On January 26, 2022, amendments to New York Labor Law 740 will go into effect, dramatically expanding the scope of protection from retaliation for whistleblowers under New York law. These amendments should have significant impact on employers and employees alike.
Historically, New York State law has been widely considered to provide little to no protection for whistleblowers because the whistleblower had to show (i) that an actual legal violation was involved, and (ii) that the employer’s activity presented a “substantial and specific danger to the public health or safety.” Many practitioners viewed this very high bar as requiring the threatened activity to be akin to reporting a leak of radiation from a nuclear power plant.
The significant amendment removes the requirement that the employer’s activity present a “substantial and specific danger to the public health or safety,” and expands the protection to employees who blow the whistle on “any illegal business activity.” Additionally, while the old law required an actual legal violation, now, the employee can bring a retaliation claim if he or she had a reasonable belief that the employer’s activity violated a law, rule, or regulation, or posed a danger to public health or safety.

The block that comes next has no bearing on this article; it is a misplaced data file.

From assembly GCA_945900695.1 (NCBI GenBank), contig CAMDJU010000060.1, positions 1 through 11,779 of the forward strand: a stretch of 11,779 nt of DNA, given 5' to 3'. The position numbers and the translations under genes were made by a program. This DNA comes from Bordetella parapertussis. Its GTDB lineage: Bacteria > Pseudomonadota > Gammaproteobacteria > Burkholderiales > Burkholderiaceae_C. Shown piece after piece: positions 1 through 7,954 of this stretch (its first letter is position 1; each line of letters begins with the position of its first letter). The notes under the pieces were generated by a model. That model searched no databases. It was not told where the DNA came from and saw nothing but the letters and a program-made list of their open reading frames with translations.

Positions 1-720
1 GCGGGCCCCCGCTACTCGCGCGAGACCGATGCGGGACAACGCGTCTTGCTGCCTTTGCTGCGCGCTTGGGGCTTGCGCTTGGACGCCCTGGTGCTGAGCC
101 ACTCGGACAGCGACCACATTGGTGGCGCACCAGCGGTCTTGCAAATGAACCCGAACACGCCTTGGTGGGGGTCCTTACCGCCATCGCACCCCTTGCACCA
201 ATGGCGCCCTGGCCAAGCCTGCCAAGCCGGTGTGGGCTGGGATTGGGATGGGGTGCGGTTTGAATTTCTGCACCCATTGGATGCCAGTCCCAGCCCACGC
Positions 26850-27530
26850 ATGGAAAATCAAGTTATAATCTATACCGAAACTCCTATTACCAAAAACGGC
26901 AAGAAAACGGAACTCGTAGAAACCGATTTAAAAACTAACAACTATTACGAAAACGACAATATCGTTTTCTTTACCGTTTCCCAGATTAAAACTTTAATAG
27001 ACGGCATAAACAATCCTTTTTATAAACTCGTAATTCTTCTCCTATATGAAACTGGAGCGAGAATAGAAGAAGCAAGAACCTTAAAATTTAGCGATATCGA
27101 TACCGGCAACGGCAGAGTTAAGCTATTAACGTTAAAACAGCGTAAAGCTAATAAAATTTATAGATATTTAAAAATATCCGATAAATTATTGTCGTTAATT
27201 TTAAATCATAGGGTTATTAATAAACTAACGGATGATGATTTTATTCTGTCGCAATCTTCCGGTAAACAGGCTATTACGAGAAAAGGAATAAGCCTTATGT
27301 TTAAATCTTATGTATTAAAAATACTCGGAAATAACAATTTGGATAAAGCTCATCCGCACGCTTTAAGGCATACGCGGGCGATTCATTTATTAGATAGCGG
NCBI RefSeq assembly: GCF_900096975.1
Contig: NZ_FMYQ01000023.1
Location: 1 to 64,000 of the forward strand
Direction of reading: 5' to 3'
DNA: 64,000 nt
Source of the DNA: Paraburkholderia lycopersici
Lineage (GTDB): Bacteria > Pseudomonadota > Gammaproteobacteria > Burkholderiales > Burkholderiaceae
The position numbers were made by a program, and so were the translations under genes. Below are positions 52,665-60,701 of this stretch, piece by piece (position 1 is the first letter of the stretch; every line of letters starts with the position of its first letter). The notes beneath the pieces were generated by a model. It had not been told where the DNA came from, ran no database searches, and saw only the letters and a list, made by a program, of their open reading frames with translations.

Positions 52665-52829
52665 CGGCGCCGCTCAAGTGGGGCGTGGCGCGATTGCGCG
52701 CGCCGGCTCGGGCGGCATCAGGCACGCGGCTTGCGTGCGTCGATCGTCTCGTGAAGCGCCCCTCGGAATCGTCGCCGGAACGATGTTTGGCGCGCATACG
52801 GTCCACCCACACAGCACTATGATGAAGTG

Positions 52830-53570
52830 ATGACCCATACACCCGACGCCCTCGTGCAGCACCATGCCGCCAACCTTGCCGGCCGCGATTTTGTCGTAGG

Other changes include (i) broadening the definition of what is considered a “retaliatory action” by the employer to include any actual or threatened action that would adversely impact any current or former employee’s current or future employment; (ii) covering former employees and independent contractors in the definition of “employee”; (iii) increasing the statute of limitations from one to two years; (iv) entitling plaintiffs to jury trials; and (v) providing potential recovery for front pay, and civil and punitive damages. There are also new requirements for employers to inform employees of their rights under Labor Law 740. The text of the amendment, including a redline showing the new language, can be seen here.
It is crucial for both employees and employers to be aware of these substantial changes in this statute. The amendment creates new obligations for employers (who should put guidelines in place for whistleblowers and update their employee handbooks), and makes it possible for more employees to bring whistleblower retaliation claims. Dunnington, Bartholow & Miller LLP is ready to assist in preparing for the potential new claims that may arise after this considerable expansion of employee protections.
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